On Facebook this morning, I asked my runner friends to post some injuries they have and want to learn more about (from a PT perspective). My plan is to post about each of the injuries mentioned.
PT School Graduation (in case you can't see, my shirt says "It's Lisa, Dr. Reaves if you're nasty")
Preface: I'm a legit PT (physical therapist)...DPT to be exact :) BUT, I don't know and will never know all there is to know about running injuries. I can only give you the best information that I know (through learning and experience)...so take this for what it's worth.
On to the topic:
(Anatomy pic provided by mayoclinic.com)
This condition is most common in sports that involve jumping but is also seen in runners, walkers, and cyclists. The latter are usually due to overuse injury (doing too much too fast when starting a training program or having improper technique). Basically, "-itis" = inflammation...you can look up all day what patellar tendinitis is but I'll try to give you things to do (or not to do) to improve it.
1. If you have patellar tendinitis, you probably have tight quads. There are a bunch of ways to stretch your quads but here is the most common:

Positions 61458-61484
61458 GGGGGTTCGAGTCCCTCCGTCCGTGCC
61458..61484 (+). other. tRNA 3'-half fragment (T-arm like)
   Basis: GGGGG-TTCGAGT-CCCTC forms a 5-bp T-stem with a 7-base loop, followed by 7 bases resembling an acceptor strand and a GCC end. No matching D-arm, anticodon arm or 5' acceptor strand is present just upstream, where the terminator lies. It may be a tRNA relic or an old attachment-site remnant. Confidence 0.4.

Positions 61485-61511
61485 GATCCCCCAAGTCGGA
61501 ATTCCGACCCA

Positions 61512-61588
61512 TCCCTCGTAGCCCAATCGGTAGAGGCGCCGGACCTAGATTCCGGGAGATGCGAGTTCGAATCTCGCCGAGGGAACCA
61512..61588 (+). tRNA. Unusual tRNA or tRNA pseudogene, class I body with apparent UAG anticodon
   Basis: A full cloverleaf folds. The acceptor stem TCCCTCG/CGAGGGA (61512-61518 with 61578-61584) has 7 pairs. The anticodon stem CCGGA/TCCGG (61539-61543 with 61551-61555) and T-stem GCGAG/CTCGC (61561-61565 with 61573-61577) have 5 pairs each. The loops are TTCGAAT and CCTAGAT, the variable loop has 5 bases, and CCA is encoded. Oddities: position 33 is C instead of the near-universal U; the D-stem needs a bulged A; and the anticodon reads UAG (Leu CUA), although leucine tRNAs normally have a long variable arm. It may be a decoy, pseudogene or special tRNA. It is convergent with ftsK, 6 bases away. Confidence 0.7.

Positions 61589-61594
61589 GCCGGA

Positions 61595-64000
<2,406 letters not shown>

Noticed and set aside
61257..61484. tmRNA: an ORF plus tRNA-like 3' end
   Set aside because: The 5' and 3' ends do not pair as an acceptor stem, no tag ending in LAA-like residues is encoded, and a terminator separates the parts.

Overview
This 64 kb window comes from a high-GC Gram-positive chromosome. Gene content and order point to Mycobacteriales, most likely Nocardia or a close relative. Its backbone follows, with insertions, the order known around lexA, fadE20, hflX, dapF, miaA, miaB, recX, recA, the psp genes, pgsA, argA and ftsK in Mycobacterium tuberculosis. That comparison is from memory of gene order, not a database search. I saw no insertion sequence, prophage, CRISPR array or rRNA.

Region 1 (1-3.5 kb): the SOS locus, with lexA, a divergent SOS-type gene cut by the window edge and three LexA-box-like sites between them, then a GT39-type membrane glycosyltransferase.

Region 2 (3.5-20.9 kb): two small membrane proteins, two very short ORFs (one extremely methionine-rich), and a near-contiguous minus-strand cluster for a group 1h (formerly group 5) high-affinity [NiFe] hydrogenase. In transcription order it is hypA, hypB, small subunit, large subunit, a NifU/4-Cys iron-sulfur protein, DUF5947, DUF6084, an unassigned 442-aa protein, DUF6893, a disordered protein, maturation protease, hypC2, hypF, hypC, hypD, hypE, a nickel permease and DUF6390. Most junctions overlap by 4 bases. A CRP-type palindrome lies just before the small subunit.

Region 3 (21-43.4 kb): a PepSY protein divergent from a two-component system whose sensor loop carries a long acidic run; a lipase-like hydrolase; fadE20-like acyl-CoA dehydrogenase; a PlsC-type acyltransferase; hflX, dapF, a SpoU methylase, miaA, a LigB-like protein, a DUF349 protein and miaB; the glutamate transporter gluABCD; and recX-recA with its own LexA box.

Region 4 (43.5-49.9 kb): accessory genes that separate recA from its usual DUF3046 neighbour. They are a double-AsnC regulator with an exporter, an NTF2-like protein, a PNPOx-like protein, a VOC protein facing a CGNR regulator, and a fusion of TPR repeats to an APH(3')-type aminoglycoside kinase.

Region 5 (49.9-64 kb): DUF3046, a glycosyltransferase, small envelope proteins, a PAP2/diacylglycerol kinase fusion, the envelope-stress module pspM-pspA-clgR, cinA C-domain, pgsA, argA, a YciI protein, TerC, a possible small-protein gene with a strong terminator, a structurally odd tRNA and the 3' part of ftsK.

I know stretching is boring but it's SO important!!!
2. Ice, post-workout, 10-15 minutes.
3. Rest and/or decrease mileage/pace. I've been dealing with a knee issue since I began training in January (probably due to overuse mentioned above). I did things like decrease my mileage, actually rest on rest days, and did elliptical warm ups/cool downs instead of running warm ups/cool downs. After about 2 or 3 weeks of this, I had a significant decrease in knee pain. Now I'm slowly increasing my mileage and pace.
In addition to the list above, you may have weakness/tightness in other areas of your legs and core. Remember that everyone is an individual with different issues. It wouldn't hurt to incorporate a leg and core strengthening program in addition to your running program. With leg strengthening, focus on the hips.